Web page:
Danielle Muzones


Welcome to Sarap Stories - your space for Asian American representation, inspiration, and insights from real AAPI makers in the Sarap Now marketplace.


Headshot of Madhu Chocolate CEO and co-founder Harshit Gupta
Source: Harshit Gupta

Throughout his childhood in Mumbai, Harshit Gupta found happiness in saving up for Cadbury Fruit & Nut bars. He savored each creamy square one at a time, allowing them to fully melt in his mouth and vanish before enjoying the next.

Now the CEO and co-founder of Madhu Chocolate, his brand of award-winning, Indian-inspired chocolates, Harshit gets to experience that same joy every day.

He wasn’t always on an entrepreneurial path. What began as a pursuit of a master’s degree in computer engineering at the University of Florida became a journey of self-discovery, finding pride in his identity, and falling in love with his husband and co-founder, Elliott Curelop.

Read on to find out why and how Harshit stopped going by his nickname “Jimmy,” reclaimed his name, and made a career out of his all-time favorite treat.

This interview has been edited for length and clarity.

Madhu Chocolate bars and tea laid over banana leaves alongside ingredients used in each product, like cacao, cardamom, vanilla bean, fennel, orange blossom, cashew, coconut, pistachios and more.
Source: Harshit Gupta

Tell us about yourself - your name, pronouns, and your brand. Do you identify as AAPI or an immigrant of South Asian heritage?

I'm Harshit Gupta, my pronouns are he/him/his, and I'm the CEO and co-founder of Madhu Chocolate. I am a proud gay man and married to my husband Elliott, who is also the co-founder of Madhu Chocolate. I identify as an immigrant of South Asian heritage. I grew up in India and moved to the U.S. in 2008.


Madhu Chocolate co-founders Harshit Gupta and Elliott Curelop smiling in front of Alaskan mountains on vacation.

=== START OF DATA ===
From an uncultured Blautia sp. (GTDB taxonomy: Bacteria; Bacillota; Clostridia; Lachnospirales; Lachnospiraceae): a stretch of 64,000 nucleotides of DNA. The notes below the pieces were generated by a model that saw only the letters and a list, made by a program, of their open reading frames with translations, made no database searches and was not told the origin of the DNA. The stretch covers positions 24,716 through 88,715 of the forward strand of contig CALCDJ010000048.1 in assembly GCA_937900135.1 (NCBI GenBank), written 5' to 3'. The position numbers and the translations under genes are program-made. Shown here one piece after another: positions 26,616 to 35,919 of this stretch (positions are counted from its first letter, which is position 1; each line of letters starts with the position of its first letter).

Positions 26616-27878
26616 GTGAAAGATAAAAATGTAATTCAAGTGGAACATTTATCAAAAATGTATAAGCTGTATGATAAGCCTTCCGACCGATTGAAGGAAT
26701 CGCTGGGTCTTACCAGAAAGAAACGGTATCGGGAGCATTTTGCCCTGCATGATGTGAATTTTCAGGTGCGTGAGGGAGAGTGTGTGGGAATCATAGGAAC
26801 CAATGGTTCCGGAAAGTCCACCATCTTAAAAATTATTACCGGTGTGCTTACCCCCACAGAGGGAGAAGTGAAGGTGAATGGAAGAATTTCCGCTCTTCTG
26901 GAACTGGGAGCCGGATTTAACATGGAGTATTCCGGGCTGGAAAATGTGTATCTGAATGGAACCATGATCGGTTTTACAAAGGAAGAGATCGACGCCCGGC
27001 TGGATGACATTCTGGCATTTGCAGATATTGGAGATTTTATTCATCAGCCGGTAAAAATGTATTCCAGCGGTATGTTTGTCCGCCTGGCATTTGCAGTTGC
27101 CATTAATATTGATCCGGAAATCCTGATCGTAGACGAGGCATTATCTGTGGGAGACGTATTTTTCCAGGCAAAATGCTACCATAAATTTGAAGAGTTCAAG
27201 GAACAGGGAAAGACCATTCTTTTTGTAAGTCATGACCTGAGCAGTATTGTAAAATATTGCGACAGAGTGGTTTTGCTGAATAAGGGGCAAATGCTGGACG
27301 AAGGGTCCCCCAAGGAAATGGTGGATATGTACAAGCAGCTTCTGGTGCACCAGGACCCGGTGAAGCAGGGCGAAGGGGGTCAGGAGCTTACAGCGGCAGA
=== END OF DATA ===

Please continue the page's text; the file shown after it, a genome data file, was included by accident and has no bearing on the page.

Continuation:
Source: Harshit Gupta

What was your experience like growing up in India and immigrating to America?

I grew up in Mumbai and my roots come from Rajasthan, the “state of the kings.” We were a middle-class family and had limited resources, so I grew up with my Mom making food every day for every meal. There was no concept of leftovers – you only made what you needed. Going out to eat was so rare that even McDonald’s was a special treat.

When I was born, my Dad was in the U.S. for work and he’d come back with all these toys like Hot Wheels and Disney characters like Mickey Mouse. Since I was introduced to those things early on and loved hearing about my Dad’s experiences abroad, I always knew I wanted to come to America. And that’s what I did.


A childhood photo of Madhu Chocolate CEO and co-founder Harshit Gupta and his family gathering together in India.
Source: Harshit Gupta

After finishing my bachelor’s degree in electrical engineering, I went to the University of Florida to do my master’s in computer engineering. When I moved to Florida in 2008, I realized I had to cook for myself, but I already had a knack for it.

Back in India, my parents saw that I liked to cook and were supportive of that. I learned a lot of cooking principles from my Mom, like how all spices play a role at different steps of cooking – there’s an order and you don’t just throw everything in at the same time.

In Florida, I was a minority. I realized that I didn't want to keep true to who I am. There were a lot of challenges, even with my name.

Here, my name “Harshit” sounds like a swear word, but in India, it’s a very common name with mythological roots, and it means to be happy. But here, it was butchered and I had to deal with it. I still deal with it.

People were afraid to say my name so for a while, they would call me “Jimmy.” I tried to be okay with it, but I eventually began pushing back because I wasn’t doing the right thing for myself. That was not my identity. I'm very proud of my culture.


A photo of Madhu Chocolate CEO and co-founder Harshit Gupta at the University of Florida's football stadium.
Source: Harshit Gupta

Do you remember the first time you felt represented in your career or the chocolate-making world? Tell us about those memories and what they meant to you.

We have one chocolatier here, Delsyia Chocolates. She makes truffles, bonbons, and all that stuff. She was using a mango lassi in one of her seasonal flavors. It was the first time I saw a flavor profile in chocolate that I could relate to. I also remember Elements Truffles, which is by another power couple based in New York. They make Ayurvedic chocolate truffles in the shape of bars.